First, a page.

Sometimes, a client may want their design to take on a whole new level. They want their message to stand out from the rest, to jump out at the viewer. You could make that happen by making a stellar design, choosing a loud color combo, etc. Or, you can literally elevate the print by using a puff additive.
Puff prints are so cool, but there are a few tips and tricks you’ll need to know to make a solid, lofted print. So, what do you need to know? Let’s find out.
WHAT IS PUFF INK?
As the name implies, a puff additive makes a print "puff" up. It causes a print to have a 3D effect. A puff additive is made of tiny spherules that expand when they reach a specific temperature. When the spherules expand, the ink rises or puffs. FN-INK™ Puff Additive will activate starting in the low range of 200°F. Full puff happens at full cure (260°F).
HOW TO PRINT FN-INK™ PUFF
With most specialty inks, the options you have to create a creative, unique print are limitless. Many printers get artistic, knowing how to add dimensionality to different areas of a design or make specific halftones have a loft. It’s insane how cool prints can become. But when you’re beginning to use and learn the ins and outs of puff, it’s best to start off with either printing the puff ink directly to the shirt or over an underbase. With that in mind, let’s get into some specifics of preparing and printing FN-INK™ Puff.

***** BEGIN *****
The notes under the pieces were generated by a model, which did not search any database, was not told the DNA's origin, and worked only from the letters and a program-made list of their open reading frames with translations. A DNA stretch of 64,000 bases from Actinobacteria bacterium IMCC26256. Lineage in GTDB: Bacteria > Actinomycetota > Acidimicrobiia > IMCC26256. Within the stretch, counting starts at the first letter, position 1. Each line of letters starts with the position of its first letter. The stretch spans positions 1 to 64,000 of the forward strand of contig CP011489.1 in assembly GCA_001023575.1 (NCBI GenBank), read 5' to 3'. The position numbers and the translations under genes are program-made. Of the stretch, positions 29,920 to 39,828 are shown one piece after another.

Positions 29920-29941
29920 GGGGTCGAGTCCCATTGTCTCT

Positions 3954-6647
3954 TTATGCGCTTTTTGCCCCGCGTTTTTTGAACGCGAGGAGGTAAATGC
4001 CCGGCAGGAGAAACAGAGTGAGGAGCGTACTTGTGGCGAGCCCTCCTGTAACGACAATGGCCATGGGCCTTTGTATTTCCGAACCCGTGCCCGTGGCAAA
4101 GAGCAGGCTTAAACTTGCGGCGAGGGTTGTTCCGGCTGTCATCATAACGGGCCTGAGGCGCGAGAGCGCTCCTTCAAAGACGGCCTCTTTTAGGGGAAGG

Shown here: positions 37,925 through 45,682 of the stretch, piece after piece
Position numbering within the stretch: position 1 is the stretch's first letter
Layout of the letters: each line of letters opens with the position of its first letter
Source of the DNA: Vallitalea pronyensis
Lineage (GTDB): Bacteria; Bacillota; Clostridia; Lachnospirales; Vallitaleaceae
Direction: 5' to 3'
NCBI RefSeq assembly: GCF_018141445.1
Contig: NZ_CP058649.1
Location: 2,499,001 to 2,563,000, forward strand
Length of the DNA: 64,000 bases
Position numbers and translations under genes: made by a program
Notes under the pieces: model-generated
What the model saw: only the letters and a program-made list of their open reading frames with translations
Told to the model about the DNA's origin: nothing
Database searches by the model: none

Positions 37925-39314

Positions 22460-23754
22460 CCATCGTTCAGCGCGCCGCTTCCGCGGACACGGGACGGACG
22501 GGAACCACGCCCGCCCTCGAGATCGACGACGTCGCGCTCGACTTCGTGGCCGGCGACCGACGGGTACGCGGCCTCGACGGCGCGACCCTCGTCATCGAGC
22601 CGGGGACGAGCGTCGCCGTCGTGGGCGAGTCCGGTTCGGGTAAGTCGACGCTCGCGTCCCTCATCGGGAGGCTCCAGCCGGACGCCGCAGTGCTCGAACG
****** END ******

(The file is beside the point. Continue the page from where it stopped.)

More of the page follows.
SCREEN MESH AND EMULSION
Printing FN-INK™ Puff starts in the darkroom. How much a print puff depends on the thickness of the ink deposit and the percentage of puff in the ink. Lower mesh counts like 86-110 mesh coated with a slightly thicker stencil help achieve a thicker print. Higher tension screens are strongly recommended. If you’re using thin thread mesh, select a screen with a 110-157 mesh count.
If you want a higher amount of puff in the design, print a thicker ink deposit or try a gentle print-flash-print. If you want a lower puff response, either lower the amount of puff additive or print a thinner ink deposit. You can also achieve a thinner ink deposit with higher mesh counts.
You can use any emulsion with FN-INK™ Puff. However, using a high solids emulsion is recommended because it will produce a thicker stencil with fewer coat applications. You’ll know when you’ve achieved a thicker stencil when you can run your finger over the edge of the stencil and clearly feel the edge of the emulsion.
MIXING PUFF INTO INKS
The additive can be used at 10% - 20% by weight into an ink. If you’re adding more than 20%, make sure to perform thorough cure and wash testing. Adding more than 20% of the additive by weight may result in the ink becoming unstable and flaky, especially after it’s washed. Test before going into production.
PRINTING OVER AN UNDERBASE VS. DIRECT-TO-FABRIC
You can print puff ink in a couple of different ways: directly to fabric or over another ink, like an underbase. What’s the difference? Let’s check it out.
PRINT OVER AN UNDERBASE